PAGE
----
HTML5’s Canvas and CanvasRenderingContext2d bring something to HTML5 that has long been missing from HTML: the ability to draw pixels into a browser window. I wrote about the canvas API in a previous post entitled Making HTML5 Come Alive with the Canvas API. This time, I’d like to build on that post by exploring a subject for which HTML5 provides no native support: canvas animations.

Silverlight has a robust animation engine built in that makes it easy to make objects move around the screen. HTML5 does not, but you can use timer functions to move objects around by repositioning them at regular intervals. Because HTML5’s canvas API is an immediate-mode drawing API (as opposed to Silverlight’s retained-mode API), moving an object from one position to another requires you to erase it from its current position before drawing it in its new position. Erase, draw, repeat – that’s the basic technique for animating movement within a canvas in HTML5. But as you’ll see, it’s possible to animate CSS properties of the canvas itself to lend the whole affair a retained-mode feel.

For a demonstration, point an HTML5 browser such as Internet Explorer 9, Firefox 4, Chrome 10, Opera 11, or Safari 5 to You’ll see a page containing a red ball that measures 100 pixels in diameter bouncing around in a 400×400 canvas:


Here’s the code that animates the red ball. Every 10 milliseconds or so, the move function erases the ball by calling CanvasRenderingContext2d’s clearRect method. Then it computes the ball’s new position and draws a red circle there. Like frames in a video, it creates the illusion of motion:


// Set a timer to fire every 10 milliseconds

setInterval("move()", 10);


function move() {

    // Erase the circle from its old position

    _dc.clearRect(_x – 50, _y – 50, 100, 100);


    // Compute the circle’s new position

    var x = _x + _dx;


    if (x < 51 || x > (_cx – 51)) {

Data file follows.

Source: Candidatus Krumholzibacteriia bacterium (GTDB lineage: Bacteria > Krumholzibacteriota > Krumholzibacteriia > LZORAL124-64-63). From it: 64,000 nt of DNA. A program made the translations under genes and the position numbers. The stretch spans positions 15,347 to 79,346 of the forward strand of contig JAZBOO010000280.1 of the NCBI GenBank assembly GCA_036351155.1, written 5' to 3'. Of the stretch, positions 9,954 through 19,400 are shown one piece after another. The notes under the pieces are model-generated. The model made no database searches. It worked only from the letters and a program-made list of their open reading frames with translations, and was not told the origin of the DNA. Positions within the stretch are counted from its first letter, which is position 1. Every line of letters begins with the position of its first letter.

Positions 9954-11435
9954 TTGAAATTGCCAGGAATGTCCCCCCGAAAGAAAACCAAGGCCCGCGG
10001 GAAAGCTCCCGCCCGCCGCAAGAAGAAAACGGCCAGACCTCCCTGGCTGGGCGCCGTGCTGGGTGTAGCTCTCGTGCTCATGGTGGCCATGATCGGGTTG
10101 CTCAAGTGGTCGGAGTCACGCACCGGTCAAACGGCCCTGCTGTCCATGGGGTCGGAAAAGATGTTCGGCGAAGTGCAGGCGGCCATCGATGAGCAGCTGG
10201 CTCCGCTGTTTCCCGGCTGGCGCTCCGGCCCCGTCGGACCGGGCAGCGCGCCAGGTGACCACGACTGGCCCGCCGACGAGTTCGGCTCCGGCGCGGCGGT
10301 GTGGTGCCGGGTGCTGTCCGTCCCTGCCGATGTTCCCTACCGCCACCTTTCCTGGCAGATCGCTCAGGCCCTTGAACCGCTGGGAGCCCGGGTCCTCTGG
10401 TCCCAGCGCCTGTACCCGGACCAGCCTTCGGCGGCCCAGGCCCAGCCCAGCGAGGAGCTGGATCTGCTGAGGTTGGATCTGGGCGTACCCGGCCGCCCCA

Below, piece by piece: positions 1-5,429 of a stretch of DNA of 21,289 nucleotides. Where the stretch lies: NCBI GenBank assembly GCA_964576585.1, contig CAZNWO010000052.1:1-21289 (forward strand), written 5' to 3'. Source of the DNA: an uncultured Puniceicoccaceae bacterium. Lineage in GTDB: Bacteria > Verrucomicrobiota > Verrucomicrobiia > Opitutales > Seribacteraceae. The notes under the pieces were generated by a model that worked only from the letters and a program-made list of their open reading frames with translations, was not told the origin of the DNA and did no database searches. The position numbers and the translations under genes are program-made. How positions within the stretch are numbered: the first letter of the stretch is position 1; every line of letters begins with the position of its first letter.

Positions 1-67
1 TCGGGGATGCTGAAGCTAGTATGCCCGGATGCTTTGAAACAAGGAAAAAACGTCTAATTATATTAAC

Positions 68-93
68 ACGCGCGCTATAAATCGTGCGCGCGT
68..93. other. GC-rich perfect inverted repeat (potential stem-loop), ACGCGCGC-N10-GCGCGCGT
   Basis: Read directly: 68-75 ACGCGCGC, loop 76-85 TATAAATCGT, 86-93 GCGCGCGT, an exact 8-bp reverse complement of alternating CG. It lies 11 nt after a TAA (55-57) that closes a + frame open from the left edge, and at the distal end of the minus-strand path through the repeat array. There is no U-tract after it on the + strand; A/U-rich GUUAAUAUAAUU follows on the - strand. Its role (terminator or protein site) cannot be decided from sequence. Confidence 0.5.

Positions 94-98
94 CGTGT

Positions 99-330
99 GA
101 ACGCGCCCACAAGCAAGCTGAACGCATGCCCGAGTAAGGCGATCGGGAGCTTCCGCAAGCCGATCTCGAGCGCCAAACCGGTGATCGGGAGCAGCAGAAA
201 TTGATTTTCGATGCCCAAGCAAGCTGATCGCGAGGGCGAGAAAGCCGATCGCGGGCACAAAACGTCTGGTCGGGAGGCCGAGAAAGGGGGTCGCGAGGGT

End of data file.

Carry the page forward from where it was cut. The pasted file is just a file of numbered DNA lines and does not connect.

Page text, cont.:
x = _x – _dx;

        _dx = -_dx;



    var y = _y + _dy;


    if (y < 51 || y > (_cy – 51)) {

        y = _y – _dy;

        _dy = -_dy;



    _x = x;

    _y = y;


    // Redraw the circle in its new position

    _dc.fillStyle = "red";


    _dc.arc(_x, _y, 50, 0, Math.PI * 2, true);




Nothing hard about that. And one of the nice things about clearRect is that works equally well against complex backgrounds. To see what I mean, check out the page at Unlike its predecessor, it animates a ball against a background consisting of a wood-grain image. For good measure, it also uses a radial gradient fill to make the ball look a little more realistic:


While there’s nothing inherently wrong with animating an object this way, developers used to retained-mode graphics subsystems will come away feeling a little cold. Wouldn’t it be nice if there were a way draw the ball once and then move it around the screen without having to continually erase and redraw it? Funny you should ask. Because with a little help from CSS, you can do just that.

The third example in this series – – does things a little differently. It looks the same on the outside, but on the inside, instead of erasing and redrawing a ball in a 400×400 canvas, it draws the ball once in a 100×100 canvas. Then it uses a timer function to animate the canvas’s CSS left and top properties. Now the browser takes care of doing the erasing and redrawing. Here’s the modified move function:


function move() {

    // Get the ball’s current position

    var left =;

    var top =;


    var x = parseInt(left.substring(0, left.length – 2));

    var y = parseInt(top.substring(0, top.length – 2));


    // Compute the ball’s new position

    x += _dx;


    if (x < 0 || x > (_cx – 101)) {

        _dx = -_dx;

        x += (2 * _dx);



    y += _dy;


    if (y < 0 || y > (_cy – 101)) {

        _dy = -_dy;

        y += (2 * _dy);



    // Move the ball to its new position = x + "px"; = y + "px";



Animating the canvas position rather than animating the position of something within the canvas is a huge step in the right direction. And it has the added advantage that it allows the browser to use the GPU to move pixels around the screen – something the browser cannot do when your code is continually erasing and redrawing. Keep this in mind when building animations in HTML5.